Here's the thing. I was sort of happy to read this, even though dark fiction isn't really my thing, because it was partly set in my stomping grounds. A book set in Kansas City? Woot! Bring it!
I should have known better - I should have known a book about the train-wrecked lives of the survivors of a prairie style satanic axe/knife/gun/strangulation murder of a family would probably not really paint the picture of Midwest life that I was so hoping. I know, surprise, surprise. Sometimes my optimism shocks even me.
Libby Day, youngest daughter of the Day family, survived a brutal night that took her entire family from her, killing her two sisters and mother, and jailing Ben Day, her only brother and presumed murderer. Twenty-four years later, Libby is out of charity money, utterly broke and the very definition of maladjusted.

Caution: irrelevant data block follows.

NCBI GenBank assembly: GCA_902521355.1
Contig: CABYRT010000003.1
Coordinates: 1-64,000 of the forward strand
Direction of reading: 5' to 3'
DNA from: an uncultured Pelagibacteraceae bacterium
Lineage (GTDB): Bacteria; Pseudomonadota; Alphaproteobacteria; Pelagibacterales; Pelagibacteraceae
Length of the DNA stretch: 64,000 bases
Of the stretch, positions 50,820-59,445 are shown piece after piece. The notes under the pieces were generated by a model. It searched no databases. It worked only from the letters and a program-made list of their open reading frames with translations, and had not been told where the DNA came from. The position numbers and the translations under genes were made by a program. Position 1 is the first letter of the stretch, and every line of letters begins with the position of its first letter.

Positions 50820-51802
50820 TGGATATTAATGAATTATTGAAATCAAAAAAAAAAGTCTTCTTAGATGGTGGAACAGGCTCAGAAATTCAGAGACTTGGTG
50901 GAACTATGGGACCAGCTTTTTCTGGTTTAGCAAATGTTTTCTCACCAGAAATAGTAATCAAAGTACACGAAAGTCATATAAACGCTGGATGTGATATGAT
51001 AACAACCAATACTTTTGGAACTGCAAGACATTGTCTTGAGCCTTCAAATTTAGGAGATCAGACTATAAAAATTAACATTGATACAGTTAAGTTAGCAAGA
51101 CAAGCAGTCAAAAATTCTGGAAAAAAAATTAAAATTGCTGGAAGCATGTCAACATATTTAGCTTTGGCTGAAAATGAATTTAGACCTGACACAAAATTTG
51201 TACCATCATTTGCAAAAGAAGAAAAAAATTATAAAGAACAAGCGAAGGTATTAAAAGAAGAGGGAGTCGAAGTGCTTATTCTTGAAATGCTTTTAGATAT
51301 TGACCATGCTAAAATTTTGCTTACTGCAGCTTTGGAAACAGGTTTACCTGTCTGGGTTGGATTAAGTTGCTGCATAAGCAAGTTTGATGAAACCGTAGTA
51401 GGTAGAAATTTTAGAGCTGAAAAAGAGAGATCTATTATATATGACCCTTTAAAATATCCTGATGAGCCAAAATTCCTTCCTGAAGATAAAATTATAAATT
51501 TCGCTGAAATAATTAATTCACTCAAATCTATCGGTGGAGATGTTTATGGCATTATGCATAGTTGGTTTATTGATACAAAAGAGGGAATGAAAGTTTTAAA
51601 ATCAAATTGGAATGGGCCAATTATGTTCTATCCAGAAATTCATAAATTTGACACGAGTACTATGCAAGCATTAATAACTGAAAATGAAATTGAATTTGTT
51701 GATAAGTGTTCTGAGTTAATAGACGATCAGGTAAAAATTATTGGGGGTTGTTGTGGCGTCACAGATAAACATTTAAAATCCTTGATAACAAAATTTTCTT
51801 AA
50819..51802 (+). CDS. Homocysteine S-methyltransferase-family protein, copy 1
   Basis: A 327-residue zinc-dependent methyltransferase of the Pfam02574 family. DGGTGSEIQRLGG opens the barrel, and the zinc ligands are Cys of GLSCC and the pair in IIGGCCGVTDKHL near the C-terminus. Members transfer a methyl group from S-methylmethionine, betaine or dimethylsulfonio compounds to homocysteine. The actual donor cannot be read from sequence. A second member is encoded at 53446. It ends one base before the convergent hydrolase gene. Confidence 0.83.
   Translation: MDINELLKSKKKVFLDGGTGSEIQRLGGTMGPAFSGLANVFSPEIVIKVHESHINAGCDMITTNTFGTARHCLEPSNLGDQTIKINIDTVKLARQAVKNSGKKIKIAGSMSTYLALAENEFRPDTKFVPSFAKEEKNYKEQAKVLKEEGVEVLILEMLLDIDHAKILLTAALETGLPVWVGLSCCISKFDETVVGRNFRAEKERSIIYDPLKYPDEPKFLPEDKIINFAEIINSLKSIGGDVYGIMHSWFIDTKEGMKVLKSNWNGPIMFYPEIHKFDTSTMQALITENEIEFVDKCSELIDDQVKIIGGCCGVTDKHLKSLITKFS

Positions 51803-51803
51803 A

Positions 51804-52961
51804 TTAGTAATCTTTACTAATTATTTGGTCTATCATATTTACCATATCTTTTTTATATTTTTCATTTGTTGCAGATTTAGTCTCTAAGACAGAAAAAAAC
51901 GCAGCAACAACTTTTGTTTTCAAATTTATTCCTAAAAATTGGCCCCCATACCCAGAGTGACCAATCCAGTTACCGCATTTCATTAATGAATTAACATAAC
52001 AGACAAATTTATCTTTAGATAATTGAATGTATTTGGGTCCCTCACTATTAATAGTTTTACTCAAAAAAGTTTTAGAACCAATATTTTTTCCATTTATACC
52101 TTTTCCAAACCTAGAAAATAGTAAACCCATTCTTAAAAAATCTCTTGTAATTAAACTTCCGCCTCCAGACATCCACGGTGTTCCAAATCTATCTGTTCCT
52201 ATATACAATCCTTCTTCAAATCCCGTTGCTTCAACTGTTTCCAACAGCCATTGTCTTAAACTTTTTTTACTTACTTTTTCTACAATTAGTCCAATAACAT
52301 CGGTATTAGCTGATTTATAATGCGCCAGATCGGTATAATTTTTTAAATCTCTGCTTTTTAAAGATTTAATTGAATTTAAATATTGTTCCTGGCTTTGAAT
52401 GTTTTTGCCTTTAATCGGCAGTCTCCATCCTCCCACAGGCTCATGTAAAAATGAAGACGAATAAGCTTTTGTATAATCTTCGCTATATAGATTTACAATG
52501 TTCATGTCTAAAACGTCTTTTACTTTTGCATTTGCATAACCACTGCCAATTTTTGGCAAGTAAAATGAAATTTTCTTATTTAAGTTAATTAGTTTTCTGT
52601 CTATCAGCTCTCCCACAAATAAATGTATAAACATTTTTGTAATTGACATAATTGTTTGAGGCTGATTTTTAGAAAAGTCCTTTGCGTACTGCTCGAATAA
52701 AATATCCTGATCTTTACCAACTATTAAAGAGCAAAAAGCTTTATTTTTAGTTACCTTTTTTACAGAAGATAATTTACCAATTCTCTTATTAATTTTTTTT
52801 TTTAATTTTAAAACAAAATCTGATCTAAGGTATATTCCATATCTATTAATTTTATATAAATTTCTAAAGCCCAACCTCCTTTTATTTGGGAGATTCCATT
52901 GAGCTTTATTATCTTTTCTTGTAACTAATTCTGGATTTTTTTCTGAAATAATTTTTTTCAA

Desperate to avoid working for money, Libby finds a unique opportunity with a local group called the Kill Club. This club of amateur sleuths dedicated to solving cold cases believes that Ben Day is innocent and is willing to pay Libby to help them solve the murder. Libby finds that the truth becomes more irresistible to her than she previously imagined. She becomes brave, digging through her past, both in boxes and on doorsteps, until she uncovers the dangerous and devastating truth.
I commend Gillian's tight plotting. I love when a story is crafted well from beginning to end and you can visualize the loop towards the close. What wasn't so great for me was that I had the mystery nearly guessed. Sort of took the wind out of the sails at the climax.
This wasn't so dark that I loathed everything - the characters were appropriately messed up, if I may state it that way, and not quite as off putting as I imagined. It didn't put me off from trying another and think that I will Sharp Objects a try.